In the years prior to King’s assassination, his sights began to shift towards thinking how a true Beloved Community might be realized in his present world. The pathway to this concept rested in need to escalate the concerns of civil rights, to a need for human rights. The words of his sermons and writings would begin to challenge even more, daring to make claims that Poor Blacks and Poor Whites had more in common with each other, than Poor Blacks had with Rich Blacks or Poor Whites had with Rich Whites. Despite a system that systematically proved otherwise, dismantling poverty, King exclaimed, was the key to removing the systems of racism, militarism, and economic injustice on America.1
On March 14, 1968, alongside leaders in the Chicano movement, White coal miners, First Nation and Puerto Rican activists, students, educators, and a host of others representatives of poor from across the country, the Minority Group Conference assembled and initiated the work of the 1968 The Poor People’s Campaign.2 This was an interfaith, interstate, inter-race/ethnicity cause focused on escalating the battle of civil rights to one of nationwide human rights, an effort that many hail as the primary reason King was assassinated. While a number of actions and legislative victories were achieved, the national campaign was unable to sustain its impact after King’s assassination.
Last October, at Stone Temple Baptist Church, that vision of a collective centered on the elimination of poverty, reemerged in Illinois as part of a national new Poor People's Campaign: A National Call for Moral Revival. The legacy of the Minority Group Conference continues in a new national effort continuing to eradicate three primary evils that plagued society in the 1960’s, and presently today: Systemic Poverty, systems that sustain and prevent escape from poverty (unemployment, homelessness, hunger, malnutrition, illiteracy, infant mortality, slums); Systematic Racism, embedded social-societal systems that perpetuate oppression to individuals based on identity (racism, sexism, colonialism, homophobia, ageism, discrimination against disabled groups); and a War Economy, economic systems that resource billions of dollars annually into weaponry and funding of wars, yet comparatively minute resources towards the most impacted, including those whom have served the country, while additionally funding the militarization of police forces in the country.3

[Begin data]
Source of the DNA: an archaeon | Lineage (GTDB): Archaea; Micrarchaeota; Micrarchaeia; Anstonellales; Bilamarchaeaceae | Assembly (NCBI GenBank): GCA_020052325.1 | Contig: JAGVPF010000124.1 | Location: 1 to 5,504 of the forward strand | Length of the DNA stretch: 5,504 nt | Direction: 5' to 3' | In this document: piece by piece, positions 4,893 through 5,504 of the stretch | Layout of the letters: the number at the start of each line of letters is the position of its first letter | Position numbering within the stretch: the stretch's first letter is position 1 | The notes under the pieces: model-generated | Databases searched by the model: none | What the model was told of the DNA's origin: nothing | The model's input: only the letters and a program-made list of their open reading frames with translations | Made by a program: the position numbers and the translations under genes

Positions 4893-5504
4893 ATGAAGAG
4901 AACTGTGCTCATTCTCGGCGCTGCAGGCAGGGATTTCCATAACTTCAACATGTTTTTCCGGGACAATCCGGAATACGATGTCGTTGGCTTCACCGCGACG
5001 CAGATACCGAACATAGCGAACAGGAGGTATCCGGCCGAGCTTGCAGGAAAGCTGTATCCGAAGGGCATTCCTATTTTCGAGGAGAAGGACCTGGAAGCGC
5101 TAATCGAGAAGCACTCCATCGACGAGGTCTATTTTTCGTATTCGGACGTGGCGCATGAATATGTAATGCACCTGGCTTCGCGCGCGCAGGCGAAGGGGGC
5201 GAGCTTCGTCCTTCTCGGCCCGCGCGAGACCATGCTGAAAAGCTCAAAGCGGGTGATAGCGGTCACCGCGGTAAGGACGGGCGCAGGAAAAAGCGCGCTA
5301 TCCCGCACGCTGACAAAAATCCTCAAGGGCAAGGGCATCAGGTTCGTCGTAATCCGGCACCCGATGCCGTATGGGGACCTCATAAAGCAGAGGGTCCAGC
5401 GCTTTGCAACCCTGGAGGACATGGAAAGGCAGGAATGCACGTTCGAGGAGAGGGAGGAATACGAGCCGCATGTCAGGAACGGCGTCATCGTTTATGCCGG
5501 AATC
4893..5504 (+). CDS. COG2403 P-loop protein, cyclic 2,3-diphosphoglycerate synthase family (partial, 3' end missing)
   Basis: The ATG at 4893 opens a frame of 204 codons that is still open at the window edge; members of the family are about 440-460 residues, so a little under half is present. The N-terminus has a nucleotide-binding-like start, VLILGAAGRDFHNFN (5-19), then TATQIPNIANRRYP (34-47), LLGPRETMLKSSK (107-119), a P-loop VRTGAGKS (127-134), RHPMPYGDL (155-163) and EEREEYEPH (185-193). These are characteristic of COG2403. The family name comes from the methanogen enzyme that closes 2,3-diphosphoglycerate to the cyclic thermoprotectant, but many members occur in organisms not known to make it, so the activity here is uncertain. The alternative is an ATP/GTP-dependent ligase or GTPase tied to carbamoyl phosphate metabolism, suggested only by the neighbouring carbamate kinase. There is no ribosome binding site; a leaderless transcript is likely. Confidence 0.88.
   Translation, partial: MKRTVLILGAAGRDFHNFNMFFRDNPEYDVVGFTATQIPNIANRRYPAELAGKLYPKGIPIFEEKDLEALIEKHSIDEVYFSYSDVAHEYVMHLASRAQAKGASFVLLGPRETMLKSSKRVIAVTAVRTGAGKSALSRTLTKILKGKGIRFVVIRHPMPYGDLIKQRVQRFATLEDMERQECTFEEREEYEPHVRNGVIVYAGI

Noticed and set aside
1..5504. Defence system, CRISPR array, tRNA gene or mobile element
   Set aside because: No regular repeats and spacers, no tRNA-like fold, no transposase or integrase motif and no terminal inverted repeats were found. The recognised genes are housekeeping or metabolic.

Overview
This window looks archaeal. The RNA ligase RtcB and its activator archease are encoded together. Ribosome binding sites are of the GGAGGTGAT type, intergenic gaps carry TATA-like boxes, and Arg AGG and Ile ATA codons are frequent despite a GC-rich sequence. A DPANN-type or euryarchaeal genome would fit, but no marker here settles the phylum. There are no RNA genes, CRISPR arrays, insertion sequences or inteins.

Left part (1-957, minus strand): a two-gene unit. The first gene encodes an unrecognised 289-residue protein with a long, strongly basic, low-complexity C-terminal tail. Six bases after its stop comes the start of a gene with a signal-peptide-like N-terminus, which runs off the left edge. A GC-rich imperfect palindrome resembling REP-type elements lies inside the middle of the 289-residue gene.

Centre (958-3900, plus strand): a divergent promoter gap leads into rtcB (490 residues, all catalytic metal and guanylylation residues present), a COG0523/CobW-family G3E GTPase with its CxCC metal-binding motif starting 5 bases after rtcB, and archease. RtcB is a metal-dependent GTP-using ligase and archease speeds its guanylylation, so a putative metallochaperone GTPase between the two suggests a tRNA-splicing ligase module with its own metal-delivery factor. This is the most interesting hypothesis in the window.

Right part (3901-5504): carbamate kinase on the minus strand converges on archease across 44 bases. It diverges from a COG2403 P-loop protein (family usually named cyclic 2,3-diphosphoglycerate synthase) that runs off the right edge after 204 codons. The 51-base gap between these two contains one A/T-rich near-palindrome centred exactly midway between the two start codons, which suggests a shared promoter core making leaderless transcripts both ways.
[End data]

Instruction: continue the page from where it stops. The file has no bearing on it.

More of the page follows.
The current iteration of the campaign also adds the need to break down Ecological Devastation, systems that allow businesses and municipalities to propagate realities like lead in water, toxic waste, and other environmental safeguards to be circumvented at the expense of poor communities. And undergirding all these precepts, is a distorted moral narrative wrapped in an American fascism and religious distortion that blames the poor for their own circumstances and inability to escape their bondage.
Clergy, lay leaders, and staff from Community Renewal Society and a host of other organizations have been actively involved in planning and development stages of this crucial campaign. For our 2018 Day of Faith at the Capitol, CRS has chosen to uplift the Poor People’s Campaign: A National Call to Moral Revival for the afternoon rally at the state capitol. We stand to see hundreds from CRS congregations across the Chicagoland area, and equally as many from the Poor People’s Campaign as we make known the testimonies of those who bear the pain of poverty, call out the distorted narrative, and have a moment of “Holy Discontent” at the state capital, foreshadowing when Illinois and 40 states across the country initiate a series of Nonviolent Moral Fusion Direct Actions to disrupt the narrative around poverty in the US beginning May 14.
Beloved community does not come easy, nor does it come quickly. Yet it is still worthy of labor. As of this writing, over 984 people, from more than 150 zip codes; from multiple Christian denominations, multiple faith backgrounds and those of no faith background at all; Black, White, Brown, many ethnicities and races; and those of all gender identities, have coalesced under the banner of seeing this new endeavor take root and last. I eagerly look forward to experiencing what God is doing through this new movement. It is time for a moral revival.
1 “Where Do We Go from Here: Chaos or Community? (King Legacy): Dr. Martin Luther King Jr., Vincent Harding, Coretta Scott King: 9780807000670: Amazon.com: Books.” Accessed March 22, 2018.
2 Mantler, Gordon. Power to the Poor: Black-Brown Coalition and the Fight for Economic Justice, 1960-1974. New edition edition. Chapel Hill: The University of North Carolina Press, 2013.
3 “The King Philosophy | The Martin Luther King Jr. Center for Nonviolent Social Change,” The King Center, accessed June 1, 2017.